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Quit the “clean plate club”:  Let your children stop eating they feel they’ve had enough.   Parents may want the efficient eating and clean plates, but that is not how kids operate.  And that is a good thing.  Kids, especially younger ones, are able to respond to their hunger cues.  When they’re hungry they eat, when they’re not hungry they don’t eat.  If you as a parent are able to respect your child’s hunger cues, your child may well be on the way to a healthy and enjoyable relationship with food.  Now if only some adults could cue in on their hunger cues…

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Start them young.  Food preferences are developed early in life, so offer a variety of foods in a variety of forms.  Yes, kids go through phases where all they want to eat is a grilled cheese on repeat, aka known as a food jag, but don’t get frustrated or force them to eat, this will not solve the problem.  Introduce new foods slowly.  Children are new-food-phobic by nature.  Taste buds have to get used to a flavor before the kids actually begin to like the taste.  It can take as many as ten tries before a child accepts a new food.  10 tries!!  Talk about needing patience.  Keep offering, without forcing, and your child might end up liking broccoli.  Here are a few alternative ways to offer broccoli:

America’s Test Kitchen Roasted Broccoli

Martha Stewart’s Broccoli Soup

Broccoli Tater Tots

Drink calories count:  Soda and other sweetened drinks add extra calories and get in the way of good nutrition.  Kids need water, water, and more water – it helps to quench their thirst and won’t fill them up at meal time, as opposed to sugary drinks like juice or soda (& yes, juice is just as unhealthy for you as soda – don’t be fooled!)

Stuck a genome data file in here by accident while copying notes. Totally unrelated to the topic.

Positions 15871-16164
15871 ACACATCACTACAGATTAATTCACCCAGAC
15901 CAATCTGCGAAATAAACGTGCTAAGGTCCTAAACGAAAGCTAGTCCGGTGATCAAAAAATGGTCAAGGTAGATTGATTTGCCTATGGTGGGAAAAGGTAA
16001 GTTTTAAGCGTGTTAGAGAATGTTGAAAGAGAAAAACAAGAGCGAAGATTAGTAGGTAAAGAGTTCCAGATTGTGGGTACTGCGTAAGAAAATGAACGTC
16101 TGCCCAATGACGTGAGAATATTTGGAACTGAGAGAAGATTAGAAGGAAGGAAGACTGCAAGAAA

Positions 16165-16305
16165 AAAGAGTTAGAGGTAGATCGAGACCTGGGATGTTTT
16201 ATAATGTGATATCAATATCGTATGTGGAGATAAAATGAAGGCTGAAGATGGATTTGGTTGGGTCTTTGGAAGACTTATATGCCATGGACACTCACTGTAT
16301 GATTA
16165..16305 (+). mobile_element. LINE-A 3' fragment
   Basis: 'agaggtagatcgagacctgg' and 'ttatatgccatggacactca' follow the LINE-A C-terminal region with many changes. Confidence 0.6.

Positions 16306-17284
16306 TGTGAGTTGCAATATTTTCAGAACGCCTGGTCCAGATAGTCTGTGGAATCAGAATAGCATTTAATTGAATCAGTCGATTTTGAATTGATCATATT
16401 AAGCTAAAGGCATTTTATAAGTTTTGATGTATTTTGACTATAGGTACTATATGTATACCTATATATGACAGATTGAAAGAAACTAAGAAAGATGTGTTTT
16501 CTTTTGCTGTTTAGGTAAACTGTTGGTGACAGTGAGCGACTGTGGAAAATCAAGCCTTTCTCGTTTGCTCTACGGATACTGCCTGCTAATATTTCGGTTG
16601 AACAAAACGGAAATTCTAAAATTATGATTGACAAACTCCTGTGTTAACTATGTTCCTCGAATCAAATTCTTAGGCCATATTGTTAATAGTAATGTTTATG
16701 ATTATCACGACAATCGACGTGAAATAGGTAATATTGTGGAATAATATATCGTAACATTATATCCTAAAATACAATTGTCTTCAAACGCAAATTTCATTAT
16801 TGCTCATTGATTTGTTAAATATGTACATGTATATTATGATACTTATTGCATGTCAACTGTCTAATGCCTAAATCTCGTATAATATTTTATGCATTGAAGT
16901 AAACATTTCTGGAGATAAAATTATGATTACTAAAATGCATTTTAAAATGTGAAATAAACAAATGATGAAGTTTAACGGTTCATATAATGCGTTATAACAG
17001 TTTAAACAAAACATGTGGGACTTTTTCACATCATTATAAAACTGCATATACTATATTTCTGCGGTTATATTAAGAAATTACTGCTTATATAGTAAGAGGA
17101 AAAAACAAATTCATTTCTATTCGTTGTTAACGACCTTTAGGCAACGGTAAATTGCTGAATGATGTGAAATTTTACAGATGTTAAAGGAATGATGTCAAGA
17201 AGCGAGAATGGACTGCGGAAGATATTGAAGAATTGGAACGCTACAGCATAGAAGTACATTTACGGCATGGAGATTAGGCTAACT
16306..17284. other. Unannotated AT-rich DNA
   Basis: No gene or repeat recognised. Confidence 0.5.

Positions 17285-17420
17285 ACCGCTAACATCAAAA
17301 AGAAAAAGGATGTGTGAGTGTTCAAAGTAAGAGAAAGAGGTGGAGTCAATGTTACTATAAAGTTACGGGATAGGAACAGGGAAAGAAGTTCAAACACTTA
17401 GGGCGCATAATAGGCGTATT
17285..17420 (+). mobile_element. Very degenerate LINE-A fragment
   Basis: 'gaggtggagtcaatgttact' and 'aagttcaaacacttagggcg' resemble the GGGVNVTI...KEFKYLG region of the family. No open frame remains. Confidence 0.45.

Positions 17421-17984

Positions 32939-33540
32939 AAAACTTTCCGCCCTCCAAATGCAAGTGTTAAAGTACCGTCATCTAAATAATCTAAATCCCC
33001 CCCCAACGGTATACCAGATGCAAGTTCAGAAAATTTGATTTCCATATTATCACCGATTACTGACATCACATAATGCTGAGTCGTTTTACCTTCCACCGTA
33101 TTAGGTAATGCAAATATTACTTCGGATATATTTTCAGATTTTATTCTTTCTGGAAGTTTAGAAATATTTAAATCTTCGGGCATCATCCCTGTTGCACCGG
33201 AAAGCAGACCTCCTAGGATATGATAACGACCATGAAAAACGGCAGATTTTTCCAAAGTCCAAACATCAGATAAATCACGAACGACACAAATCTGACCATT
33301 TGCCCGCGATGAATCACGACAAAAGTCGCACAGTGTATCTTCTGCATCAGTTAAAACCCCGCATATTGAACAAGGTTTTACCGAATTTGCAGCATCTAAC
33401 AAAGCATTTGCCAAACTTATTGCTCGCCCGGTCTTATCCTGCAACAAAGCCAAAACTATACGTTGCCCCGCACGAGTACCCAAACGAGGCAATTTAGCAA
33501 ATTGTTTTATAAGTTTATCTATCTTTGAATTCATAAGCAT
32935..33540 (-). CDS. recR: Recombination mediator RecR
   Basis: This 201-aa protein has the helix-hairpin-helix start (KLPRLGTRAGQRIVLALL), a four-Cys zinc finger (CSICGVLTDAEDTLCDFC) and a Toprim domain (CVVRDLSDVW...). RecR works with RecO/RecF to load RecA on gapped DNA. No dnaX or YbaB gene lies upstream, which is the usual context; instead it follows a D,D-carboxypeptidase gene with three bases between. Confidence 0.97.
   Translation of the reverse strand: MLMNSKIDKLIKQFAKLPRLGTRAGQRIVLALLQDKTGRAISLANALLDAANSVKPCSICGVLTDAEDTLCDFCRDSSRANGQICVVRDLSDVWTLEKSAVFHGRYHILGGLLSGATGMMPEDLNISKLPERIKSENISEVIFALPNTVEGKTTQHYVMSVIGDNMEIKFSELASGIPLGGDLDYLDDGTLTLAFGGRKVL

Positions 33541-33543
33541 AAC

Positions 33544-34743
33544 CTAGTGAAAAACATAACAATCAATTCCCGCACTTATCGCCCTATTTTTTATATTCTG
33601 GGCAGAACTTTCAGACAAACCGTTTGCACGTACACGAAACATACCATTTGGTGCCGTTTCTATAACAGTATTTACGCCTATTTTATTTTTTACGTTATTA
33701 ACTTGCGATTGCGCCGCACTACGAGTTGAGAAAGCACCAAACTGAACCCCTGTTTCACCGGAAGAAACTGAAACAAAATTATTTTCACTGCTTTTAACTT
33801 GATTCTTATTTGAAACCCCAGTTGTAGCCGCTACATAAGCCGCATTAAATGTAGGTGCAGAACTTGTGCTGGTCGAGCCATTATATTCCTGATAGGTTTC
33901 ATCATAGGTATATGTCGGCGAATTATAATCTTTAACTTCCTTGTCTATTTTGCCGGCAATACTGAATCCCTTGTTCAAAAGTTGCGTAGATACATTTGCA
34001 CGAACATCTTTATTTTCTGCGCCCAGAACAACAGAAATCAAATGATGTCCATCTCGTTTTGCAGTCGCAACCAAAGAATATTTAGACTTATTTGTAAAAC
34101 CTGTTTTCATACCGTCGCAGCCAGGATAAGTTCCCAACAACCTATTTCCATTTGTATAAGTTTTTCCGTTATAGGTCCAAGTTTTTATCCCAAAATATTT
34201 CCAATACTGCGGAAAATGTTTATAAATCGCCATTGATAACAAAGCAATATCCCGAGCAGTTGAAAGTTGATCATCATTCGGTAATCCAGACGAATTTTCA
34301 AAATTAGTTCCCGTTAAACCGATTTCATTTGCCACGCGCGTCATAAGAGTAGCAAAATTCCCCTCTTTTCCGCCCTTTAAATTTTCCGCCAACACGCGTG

Put sweets in their place.  Occasional sweets are fine, but don’t turn dessert into the main reason for eating dinner.  If parents are using sweets as a reward, the sweet treat can become the goal, making dinner just something to get through on the way to the finish line.  These practices can create unhealthy eating patterns instead of resolving them.   

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Kids do as you do:  You ARE a role model.  Eat healthy and your kids will follow.  Children pick up on adults’ attitudes about food, so be aware of your approaches to eating, too.  Don’t expect a child to try a variety of foods if you regularly eat chips for dinner.  If you view food as a collection of unwanted calories, your child may adopt a similar outlook.  Instead, turn mealtimes into a pleasurable time – talk about your day while eating together as a family.